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# Dew point

The dew point (or dewpoint) is the temperature to which a given parcel of air must be cooled, at constant barometric pressure, for water vapor to condense into water. The condensed water is called dew. The dew point is a saturation point.

When the dew point temperature falls below freezing it is called the frost point, as the water vapor no longer creates dew but instead creates frost or hoarfrost by deposition.

The dew point is associated with relative humidity. A high relative humidity indicates that the dew point is closer to the current air temperature. If the relative humidity is 100%, the dew point is equal to the current temperature. Given a constant dew point, an increase in temperature will lead to a decrease in relative humidity. It is for this reason that equatorial climates can have low relative humidity, yet still feel humid.[citation needed]

At a given barometric pressure, independent of temperature, the dew point indicates the mole fraction of water vapor in the air, and therefore determines the specific humidity of the air.

The dew point is an important statistic for general aviation pilots, as it is used to calculate the likelihood of carburetor icing and fog.

## Explanation

The graph above shows the maximum percentage of water vapor that can exist in air at sea level across a range of temperatures. With higher temperatures, the equilibrium partial pressure of water vapor increases and more water evaporates. The behavior of water vapor does not depend on the presence of air. The formation of dew would occur at the dew point even if the only gas present were water vapor. Dew point is a monotonic function of the partial pressure of water vapor, so dew point can be determined from partial pressure of water vapor alone, and vice versa.

### Constant pressure

At a given barometric pressure, independent of temperature, the dew point indicates the mole fraction of water vapor in the air, or, put differently, determines the specific humidity of the air. If the barometric pressure rises without changing this mole fraction, the dew point will rise accordingly. Reducing the mole fraction will bring the dew point back down to its initial value. In the same way, increasing the mole fraction after a pressure drop brings the dew point back up to its initial level. For this reason, the same dew point in New York and Denver (which is at a much higher altitude) will imply that a higher fraction of the air in Denver consists of water vapor than in New York.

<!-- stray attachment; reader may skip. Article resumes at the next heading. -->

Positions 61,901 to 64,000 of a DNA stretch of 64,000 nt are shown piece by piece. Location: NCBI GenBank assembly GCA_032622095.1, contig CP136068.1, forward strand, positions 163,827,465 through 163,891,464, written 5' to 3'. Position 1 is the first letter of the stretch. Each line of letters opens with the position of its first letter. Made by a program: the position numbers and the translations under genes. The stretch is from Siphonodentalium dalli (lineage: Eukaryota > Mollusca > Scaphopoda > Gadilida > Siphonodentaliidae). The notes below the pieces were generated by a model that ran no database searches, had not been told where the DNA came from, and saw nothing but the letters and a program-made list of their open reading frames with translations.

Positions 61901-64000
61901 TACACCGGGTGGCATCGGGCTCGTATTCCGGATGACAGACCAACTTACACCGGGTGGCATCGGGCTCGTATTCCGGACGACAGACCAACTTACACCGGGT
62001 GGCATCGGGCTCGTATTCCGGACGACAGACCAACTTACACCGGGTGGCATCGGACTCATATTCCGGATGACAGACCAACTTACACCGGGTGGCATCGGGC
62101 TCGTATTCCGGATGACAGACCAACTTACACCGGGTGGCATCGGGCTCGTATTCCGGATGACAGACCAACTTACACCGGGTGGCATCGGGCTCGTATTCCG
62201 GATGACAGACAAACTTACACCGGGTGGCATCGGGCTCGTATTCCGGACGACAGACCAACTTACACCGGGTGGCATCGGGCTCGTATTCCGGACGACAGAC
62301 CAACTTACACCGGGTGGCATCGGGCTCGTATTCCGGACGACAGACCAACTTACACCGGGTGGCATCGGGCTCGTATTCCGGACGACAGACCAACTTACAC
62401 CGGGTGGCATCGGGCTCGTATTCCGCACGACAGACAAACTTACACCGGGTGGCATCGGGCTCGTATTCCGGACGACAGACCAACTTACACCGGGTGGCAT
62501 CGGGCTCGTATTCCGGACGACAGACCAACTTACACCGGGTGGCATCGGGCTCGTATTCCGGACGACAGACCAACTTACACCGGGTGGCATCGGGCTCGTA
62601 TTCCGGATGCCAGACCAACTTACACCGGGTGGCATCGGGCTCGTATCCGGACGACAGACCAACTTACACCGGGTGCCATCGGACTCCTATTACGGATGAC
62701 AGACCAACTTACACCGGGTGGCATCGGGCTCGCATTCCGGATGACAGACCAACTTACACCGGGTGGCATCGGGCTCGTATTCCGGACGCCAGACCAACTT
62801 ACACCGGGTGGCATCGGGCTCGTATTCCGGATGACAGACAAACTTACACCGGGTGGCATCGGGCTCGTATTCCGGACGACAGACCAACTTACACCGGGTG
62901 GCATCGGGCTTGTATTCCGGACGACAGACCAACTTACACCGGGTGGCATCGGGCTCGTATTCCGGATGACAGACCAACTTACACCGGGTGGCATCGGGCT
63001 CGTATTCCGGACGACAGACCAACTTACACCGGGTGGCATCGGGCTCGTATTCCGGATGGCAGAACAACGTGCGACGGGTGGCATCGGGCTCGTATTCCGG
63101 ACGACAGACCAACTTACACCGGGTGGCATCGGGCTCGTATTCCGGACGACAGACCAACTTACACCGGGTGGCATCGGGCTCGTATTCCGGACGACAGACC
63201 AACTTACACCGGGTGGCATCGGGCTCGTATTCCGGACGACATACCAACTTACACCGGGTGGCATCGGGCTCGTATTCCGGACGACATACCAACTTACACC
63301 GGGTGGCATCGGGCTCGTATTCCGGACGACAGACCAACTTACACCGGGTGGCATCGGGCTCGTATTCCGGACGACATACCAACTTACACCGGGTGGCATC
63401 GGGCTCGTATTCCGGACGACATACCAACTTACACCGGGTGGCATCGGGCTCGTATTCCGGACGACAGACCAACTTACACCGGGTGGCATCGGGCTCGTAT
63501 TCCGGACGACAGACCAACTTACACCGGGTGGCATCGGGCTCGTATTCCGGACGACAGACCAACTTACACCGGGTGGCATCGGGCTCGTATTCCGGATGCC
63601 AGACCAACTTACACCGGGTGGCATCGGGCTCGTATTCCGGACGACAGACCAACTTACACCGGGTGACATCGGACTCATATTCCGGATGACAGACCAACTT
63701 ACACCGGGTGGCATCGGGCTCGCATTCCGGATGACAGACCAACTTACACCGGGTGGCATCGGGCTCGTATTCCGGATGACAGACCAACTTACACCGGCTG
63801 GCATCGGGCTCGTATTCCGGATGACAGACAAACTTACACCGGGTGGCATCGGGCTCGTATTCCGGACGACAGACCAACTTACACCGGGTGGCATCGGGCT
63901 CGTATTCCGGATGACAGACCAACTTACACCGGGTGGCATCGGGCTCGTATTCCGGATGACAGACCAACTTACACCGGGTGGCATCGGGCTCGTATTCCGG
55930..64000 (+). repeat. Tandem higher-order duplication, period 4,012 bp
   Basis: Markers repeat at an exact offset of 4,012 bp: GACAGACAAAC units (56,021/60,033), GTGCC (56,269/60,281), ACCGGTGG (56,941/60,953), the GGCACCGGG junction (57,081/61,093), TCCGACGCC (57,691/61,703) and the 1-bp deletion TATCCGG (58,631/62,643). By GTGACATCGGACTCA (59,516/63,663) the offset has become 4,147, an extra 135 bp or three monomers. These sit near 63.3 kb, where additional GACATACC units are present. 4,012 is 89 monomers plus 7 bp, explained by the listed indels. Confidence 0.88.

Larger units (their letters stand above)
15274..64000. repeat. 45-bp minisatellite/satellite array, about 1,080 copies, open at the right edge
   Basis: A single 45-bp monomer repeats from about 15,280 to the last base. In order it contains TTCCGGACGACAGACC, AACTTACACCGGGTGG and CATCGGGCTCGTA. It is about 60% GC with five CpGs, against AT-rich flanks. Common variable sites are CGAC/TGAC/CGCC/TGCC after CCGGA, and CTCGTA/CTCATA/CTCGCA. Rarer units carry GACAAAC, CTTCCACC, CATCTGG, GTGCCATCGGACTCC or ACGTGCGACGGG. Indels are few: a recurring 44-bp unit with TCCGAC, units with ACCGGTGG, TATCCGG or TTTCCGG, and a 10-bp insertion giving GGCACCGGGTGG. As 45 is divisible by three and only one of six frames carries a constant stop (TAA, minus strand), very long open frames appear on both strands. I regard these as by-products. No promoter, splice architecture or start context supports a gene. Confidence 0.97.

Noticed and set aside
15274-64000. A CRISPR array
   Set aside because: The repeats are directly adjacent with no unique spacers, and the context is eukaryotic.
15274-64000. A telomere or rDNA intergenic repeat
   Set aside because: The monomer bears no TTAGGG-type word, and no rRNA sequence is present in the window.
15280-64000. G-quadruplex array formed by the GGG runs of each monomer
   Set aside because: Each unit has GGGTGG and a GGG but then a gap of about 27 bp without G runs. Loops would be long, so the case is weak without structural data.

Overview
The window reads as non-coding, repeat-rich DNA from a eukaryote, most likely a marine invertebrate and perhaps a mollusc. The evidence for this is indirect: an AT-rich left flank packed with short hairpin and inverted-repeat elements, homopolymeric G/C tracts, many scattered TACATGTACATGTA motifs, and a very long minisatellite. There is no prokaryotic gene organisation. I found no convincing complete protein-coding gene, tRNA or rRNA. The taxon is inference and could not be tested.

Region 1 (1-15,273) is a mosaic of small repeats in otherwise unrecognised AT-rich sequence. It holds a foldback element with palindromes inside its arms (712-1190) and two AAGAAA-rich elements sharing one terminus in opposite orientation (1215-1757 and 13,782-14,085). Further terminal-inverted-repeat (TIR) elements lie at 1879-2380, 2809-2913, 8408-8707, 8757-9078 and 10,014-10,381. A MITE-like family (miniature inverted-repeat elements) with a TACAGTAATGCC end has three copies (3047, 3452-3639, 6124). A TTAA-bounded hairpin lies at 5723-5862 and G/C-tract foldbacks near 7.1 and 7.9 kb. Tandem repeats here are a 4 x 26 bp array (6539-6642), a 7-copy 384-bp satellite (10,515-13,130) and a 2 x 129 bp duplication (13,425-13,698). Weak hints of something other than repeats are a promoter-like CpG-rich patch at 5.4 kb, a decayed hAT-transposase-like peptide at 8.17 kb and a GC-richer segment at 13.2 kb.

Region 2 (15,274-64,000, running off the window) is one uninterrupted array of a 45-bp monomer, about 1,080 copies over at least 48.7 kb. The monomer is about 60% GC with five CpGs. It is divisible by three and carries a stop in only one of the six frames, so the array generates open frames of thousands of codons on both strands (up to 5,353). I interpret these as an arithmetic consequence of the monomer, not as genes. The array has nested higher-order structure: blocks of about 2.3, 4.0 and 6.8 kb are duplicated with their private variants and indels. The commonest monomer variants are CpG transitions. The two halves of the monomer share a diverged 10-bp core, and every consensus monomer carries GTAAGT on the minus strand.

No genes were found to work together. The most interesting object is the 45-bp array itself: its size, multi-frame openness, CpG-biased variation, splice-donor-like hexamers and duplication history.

### Varying pressure

At a given temperature but independent of barometric pressure, the dew point indicates the absolute humidity of the air. If the temperature rises without changing the absolute humidity, the dew point will rise accordingly. Reducing the absolute humidity will bring the dew point back down to its initial value. In the same way, increasing the absolute humidity after a temperature drop brings the dew point back up to its initial level. Coming back to the New York - Denver example, this means that if the dew point and temperature in both cities are the same, then the mass of water vapor per cubic meter of air will also be the same in those cities.

## Human reaction to high dew points

Humans tend to react with discomfort to high dew points, as a high dew point corresponds with a high ambient temperature (causing the body to perspire and produce sweat) and/or a high relative humidity (which inhibits the evaporation of sweat, by which the body is cooled); as a result the body may overheat, resulting in discomfort.

A lower dew point, meanwhile, corresponds to a lower ambient temperature or lower relative humidity, either of which allow the body to more effectively regulate its temperature to avoid overheating.